xmlns:og='http://ogp.me/ns#' The Font of Noelage: Memories of JFK fifty years on.

Friday, 22 November 2013

Memories of JFK fifty years on.

Like a lot of Australians I followed with interest the Kennedy-Nixon presidential campaign of 1960. However, I became really interested in John Fitzgerald Kennedy on January 21, 1961. On that sunny afternoon I was driving to the summit of Mount Kosciusko when the ABC broadcast his inaugural address. It was a stirring speech. A clarion call to freedom that spoke of hope and promise for the future in a world held in the fearful clutch of the Cold War. One phrase in particular caught my attention.

"Ask not what your country can do for you, ask what you can do for your country?"

It was a great quote, but I found out some years later that it was not entirely original. In 1959 the British Chancellor of the Exchequer, Mr R.A.B. Butler, presented the budget on behalf of the government of Prime Minister Harold McMillan.

Even though McMillan was going around telling the Brits that, "You have never had it so good," it was a rather tough budget and "Rab" Butler was letting everyone know that the hard times needed people to make sacrifices. He asked the British people to be understanding and  said, "Don't ask what the government is doing for you. What are you going to do for the government?"

Of course two years later, JFK spoke those sentiments much more dramatically in language fashioned to stir the hearts of men and women everywhere. That was Kennedy's great effect on people. He made them feel important and he filled their hearts with hope. And he challenged them to be better than they were.

I was stirred again in May, 1961, when the young president was shown on the TV news pledging that America would land a man on the moon before the end of the decade. He told his fellow Americans that they would confidently take up this challenge, not because it was easy, but because it was hard. And because it was hard it would make them better people. Not many politicians these days ask us to do hard things because it will be good for us.

Perhaps Winston Churchill gave the very best example of this when he said, "I have nothing to offer but blood, tears, toil and sweat," when asking the British people to defend their island against Adolf Hitler.

In that May, 1961 speech, Kennedy said, "I believe that this nation should commit itself before this decade is out to landing a man on the moon and returning him safely to the earth.We choose to go to the moon in this decade, and do other things, not because they are easy but because they are hard.
Because that goal will serve to organise and measure the best of our abilities and skills.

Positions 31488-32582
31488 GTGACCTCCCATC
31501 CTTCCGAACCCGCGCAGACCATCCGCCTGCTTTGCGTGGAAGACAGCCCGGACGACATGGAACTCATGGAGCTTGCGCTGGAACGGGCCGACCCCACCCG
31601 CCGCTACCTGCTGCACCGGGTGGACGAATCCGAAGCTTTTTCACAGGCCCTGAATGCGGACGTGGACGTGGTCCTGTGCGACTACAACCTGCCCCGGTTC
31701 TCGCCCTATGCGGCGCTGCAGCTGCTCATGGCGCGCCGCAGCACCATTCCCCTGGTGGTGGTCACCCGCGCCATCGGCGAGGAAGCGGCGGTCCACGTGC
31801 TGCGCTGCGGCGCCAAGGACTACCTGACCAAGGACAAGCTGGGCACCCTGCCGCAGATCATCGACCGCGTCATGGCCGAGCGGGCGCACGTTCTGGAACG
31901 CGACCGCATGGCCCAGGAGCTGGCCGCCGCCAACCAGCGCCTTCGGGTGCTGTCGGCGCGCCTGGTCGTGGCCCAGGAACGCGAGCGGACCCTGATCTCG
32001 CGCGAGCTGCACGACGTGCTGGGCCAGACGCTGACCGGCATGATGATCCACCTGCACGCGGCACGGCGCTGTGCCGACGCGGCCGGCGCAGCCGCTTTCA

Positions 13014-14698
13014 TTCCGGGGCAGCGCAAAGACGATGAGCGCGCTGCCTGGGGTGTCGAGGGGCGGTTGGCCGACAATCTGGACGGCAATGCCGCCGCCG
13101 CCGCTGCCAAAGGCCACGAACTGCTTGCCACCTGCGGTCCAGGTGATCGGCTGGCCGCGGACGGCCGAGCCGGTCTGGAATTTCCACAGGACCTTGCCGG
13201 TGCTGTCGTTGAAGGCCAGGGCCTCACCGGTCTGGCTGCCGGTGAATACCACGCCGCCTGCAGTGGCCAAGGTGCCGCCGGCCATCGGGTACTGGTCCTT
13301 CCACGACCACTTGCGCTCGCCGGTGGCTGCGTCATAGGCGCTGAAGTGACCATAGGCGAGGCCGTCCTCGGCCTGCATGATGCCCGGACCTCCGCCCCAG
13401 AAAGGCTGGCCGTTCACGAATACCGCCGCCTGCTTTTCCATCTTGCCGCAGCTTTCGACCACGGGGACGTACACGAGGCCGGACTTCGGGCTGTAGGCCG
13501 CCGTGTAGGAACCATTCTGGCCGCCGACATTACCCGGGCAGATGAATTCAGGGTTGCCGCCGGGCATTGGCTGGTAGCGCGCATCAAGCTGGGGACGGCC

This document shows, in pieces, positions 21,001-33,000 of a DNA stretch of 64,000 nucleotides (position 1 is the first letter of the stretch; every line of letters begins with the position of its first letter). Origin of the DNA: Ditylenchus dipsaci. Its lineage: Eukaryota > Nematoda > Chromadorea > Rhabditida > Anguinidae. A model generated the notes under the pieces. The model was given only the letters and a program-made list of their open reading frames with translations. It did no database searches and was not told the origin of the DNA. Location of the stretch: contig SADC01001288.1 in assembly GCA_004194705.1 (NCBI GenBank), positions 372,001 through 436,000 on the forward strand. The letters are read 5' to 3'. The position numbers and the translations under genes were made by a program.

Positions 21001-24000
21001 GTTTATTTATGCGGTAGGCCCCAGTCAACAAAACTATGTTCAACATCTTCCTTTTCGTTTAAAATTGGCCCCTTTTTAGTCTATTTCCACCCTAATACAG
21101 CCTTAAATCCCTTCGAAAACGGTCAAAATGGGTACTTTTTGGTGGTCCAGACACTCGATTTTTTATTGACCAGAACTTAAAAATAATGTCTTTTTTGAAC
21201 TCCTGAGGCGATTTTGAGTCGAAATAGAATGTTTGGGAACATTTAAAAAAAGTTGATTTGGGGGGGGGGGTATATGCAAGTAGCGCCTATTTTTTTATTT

Because that challenge is one we are willing to accept, one we are unwilling to postpone and one which we intend to win."

Oh, yes, John Fitzgerald Kennedy had the words and the charisma to lift us up, to willingly accept difficult challenges for the good of all.Young people flocked to the Peace Corps to work overseas doing voluntary work to help the poor and disadvantaged.

In August 1962 I arrived in Toronto and quickly fell under John Kennedy's spell. He gave almost weekly press conferences where he answered even the trickiest questions with clarity and confidence. But more than that, he was charming and witty and his press conferences were as entertaining as any show on television.

And then it was all over. Taken away in a few brief seconds of murderous madness in the Dealy Plaza in Dallas. For me, and for many, the loss was palpable. It weighed us down with grief and rage because that bright light of promise had been so quickly extinguished by an assassin.

In August 1963 I was holidaying at a beach side motel in Miami. Martin Luther King had just about to hold his momentous march on Washington and I was sitting near a poolside bar discussing this historic event with some friends and some other people we had met at the motel.

There were to young lawyers there, from Philadelphia as it turned out. I was absolutely dumbfounded when one of these young men asserted that Kennedy would be shot. He referred to the freedom riders travelling through the south asserting their rights to be served in bars and restaurants, he spoke of the attempts  by negroes to enrol in whites only university. He spoke of negroes who were being arrested as they tried to register to have their names placed on the electoral rolls.

When I said that nobody would shoot the President he said, "Kennedy has gone on National TV and supported the rights of negroes to be served in racially restricted restaurants, to enrol in universities and to vote. He has upset a lot of people. Some day somebody will shoot him."